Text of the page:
Wednesday, August 21, 2013

Three Cities: A Short, Short Story

Urs Fischer exhibit at MOCA, Los Angeles, 2013

Nashville, 1988

A bed, a boat, it's all the same. She lay on the bed pushed against the wall, her back flat, sheets kicked out of the way. He lay beside her, hands folded over his chest. It was hot. The sun was high in the sky, visible from the bed. It was golden brown with fuzzy edges leaking into gray sky. The Laotians in the house behind them were cooking. I think it's dog, he said. She closed her eyes, ran a finger (she had long fingers) down, drops of sweat between her breasts. The air conditioner had fallen out of the window and lay in the dirt below. He had strained and cursed at the machine. The window didn't hold. They had laughed themselves silly, the bed a boat that rocked.

Nashville, 1990

That place was always in shadow. The bed was dark and wide, a mattress covered, no top sheet. Sometimes they started on the black couch in the front room. She was a silhouette, naked, sinuous (she had long arms and legs). He traced her. She looked over his shoulder out the window. A tree, bare of leaves, its thin branches reaching up, out of view, a tattoo on glass. Later, she lay on the bed and he smoked in the kitchen, leaning on the stove, holding the cigarette just under the fan, its cheap, electric hum.

New York City, 1992

Her bedroom was downstairs in the basement of the brownstone. It was carpeted, damp, quiet. A boy named Daniel walked through hers to get to his so she had set up a screen at the end of the bed. The sheets were expensive because she worked overtime, time and a half. He lit a candle before they started. It was winter. They were under the covers. She closed her eyes, head back. Was there a crackle? She opened her eyes, a blaze of light behind him over her. Fire! she shouted and they beat it back and out. The quilt had a hole burned through it as big as her hand (she had large hands), the edges charred.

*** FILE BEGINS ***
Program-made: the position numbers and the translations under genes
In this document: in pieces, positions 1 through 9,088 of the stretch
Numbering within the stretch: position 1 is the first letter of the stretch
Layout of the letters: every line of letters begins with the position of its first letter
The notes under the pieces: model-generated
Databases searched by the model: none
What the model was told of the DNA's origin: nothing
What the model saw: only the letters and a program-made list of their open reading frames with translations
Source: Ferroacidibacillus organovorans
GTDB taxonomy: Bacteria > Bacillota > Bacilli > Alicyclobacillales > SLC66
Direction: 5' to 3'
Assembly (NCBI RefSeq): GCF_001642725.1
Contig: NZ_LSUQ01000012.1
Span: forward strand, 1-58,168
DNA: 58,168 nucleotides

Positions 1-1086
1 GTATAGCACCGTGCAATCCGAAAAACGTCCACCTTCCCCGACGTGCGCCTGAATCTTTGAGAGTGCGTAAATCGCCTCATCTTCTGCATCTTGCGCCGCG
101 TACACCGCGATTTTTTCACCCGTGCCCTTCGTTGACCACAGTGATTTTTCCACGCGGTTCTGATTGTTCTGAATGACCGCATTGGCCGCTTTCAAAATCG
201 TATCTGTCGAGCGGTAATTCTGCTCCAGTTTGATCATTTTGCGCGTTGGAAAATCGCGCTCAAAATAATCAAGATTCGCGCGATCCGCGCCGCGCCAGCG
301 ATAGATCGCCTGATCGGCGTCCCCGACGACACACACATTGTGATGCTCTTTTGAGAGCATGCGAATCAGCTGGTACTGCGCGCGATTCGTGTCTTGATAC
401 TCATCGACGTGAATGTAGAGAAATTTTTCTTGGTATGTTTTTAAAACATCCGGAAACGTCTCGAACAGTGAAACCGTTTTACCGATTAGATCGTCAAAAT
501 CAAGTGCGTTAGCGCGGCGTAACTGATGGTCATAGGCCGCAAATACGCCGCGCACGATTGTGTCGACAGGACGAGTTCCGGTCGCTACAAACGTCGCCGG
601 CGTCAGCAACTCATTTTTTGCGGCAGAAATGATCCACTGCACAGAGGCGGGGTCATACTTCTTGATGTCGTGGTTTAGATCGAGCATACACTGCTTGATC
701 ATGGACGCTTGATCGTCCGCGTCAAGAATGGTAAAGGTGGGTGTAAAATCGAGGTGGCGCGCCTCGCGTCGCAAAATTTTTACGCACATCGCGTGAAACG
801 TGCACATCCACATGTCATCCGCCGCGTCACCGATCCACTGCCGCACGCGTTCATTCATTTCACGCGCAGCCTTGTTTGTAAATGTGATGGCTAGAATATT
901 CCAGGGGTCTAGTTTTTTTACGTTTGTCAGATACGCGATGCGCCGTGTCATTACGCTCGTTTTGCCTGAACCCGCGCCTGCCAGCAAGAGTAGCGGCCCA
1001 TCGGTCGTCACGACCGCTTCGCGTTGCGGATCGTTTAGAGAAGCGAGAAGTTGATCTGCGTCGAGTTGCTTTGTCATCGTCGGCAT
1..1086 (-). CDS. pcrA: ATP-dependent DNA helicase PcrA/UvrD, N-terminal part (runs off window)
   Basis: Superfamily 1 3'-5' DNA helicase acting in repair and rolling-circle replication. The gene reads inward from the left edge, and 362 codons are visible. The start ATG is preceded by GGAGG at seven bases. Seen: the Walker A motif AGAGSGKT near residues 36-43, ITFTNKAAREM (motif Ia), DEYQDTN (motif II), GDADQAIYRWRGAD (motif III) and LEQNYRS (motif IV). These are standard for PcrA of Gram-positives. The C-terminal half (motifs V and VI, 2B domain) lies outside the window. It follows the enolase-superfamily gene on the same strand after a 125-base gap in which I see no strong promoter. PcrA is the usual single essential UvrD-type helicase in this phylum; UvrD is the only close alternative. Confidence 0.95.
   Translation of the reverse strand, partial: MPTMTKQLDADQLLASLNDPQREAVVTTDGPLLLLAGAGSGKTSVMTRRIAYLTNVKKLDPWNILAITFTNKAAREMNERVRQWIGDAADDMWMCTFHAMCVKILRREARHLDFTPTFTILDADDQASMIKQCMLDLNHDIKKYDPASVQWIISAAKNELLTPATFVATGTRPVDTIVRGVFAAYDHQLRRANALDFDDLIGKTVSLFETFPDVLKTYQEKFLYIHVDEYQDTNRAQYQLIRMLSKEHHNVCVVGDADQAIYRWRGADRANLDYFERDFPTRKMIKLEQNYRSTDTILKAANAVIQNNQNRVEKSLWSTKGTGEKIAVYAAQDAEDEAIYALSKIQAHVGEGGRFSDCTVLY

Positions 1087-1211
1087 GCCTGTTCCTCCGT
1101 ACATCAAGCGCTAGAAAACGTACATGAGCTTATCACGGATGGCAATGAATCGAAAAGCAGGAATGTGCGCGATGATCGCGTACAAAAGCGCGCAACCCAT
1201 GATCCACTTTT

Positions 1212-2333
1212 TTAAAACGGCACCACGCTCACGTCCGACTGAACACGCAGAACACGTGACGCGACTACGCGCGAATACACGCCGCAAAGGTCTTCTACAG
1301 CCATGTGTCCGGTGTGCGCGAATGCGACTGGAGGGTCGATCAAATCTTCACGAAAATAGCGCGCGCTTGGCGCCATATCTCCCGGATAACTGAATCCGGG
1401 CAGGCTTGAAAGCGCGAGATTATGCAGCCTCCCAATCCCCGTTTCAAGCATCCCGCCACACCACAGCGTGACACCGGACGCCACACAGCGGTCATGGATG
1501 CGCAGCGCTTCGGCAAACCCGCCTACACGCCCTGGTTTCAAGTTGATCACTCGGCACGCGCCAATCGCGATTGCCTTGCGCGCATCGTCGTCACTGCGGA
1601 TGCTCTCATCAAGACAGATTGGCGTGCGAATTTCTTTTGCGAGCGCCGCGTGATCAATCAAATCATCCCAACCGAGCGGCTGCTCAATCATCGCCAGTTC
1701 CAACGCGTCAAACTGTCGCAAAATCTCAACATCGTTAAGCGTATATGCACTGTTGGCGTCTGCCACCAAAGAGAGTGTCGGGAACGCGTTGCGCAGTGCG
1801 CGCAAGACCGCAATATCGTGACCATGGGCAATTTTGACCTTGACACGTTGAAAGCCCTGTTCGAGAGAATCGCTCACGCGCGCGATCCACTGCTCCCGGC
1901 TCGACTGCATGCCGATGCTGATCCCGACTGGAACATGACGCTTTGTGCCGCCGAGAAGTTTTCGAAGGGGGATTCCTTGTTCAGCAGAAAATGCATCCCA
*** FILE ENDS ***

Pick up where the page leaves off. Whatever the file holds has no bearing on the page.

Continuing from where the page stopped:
Los Angeles, 2013

She wandered through the gallery, amused. Boxes placed here and there, drips of cement, a string of real fruit, a house made of bread, real bread, Persian carpets crumbed. Blue raindrops fell in a slant. The corner of her eye (she had large eyes) caught a bed, alone, a boat bent, black smudges on a wall. The bed was bent, alone. She closed her eyes, folded into it, on it, over and under it, the grey sludge of cement spilling.


  1. I am still wandering, transfixed, between these breathtaking lines. The writing, oh, the writing.

  2. I read this and have been pondering what in hell to say that would even begin to relate how I feel about the writing here and the emotions and visual images it evokes and honestly, Elizabeth, I can't.
    It's amazing.
    As are you.

  3. I am already worried about big trees around my house crashing down on us. This did not help, especially one of the cement on the crushed bed. Gulp.

  4. art inspiring art - beautiful, Elizabeth.

  5. i find myself consistently inspired by concrete. and, for some reason, i feel like you totally get that. amazing words here, my friend. all strung together and let loose on us.

  6. I hope there will be more.


  7. First guy: a knight.
    Second guy: a rook.
    Third guy: a bishop.
    Fourth guy: a pawn.

  8. When I go on my first book tour, you're coming with. Because you're going to have a book that blows all the rest out of the water. I'll be your opening act.

  9. Oh, this is like what they call creative writing and stuff. I get it. Actually, I'm way too dumb two get it at all, but it sure do sound purty.

  10. Bravo anonymous, Bravo!
    may I add,
    She: a queen



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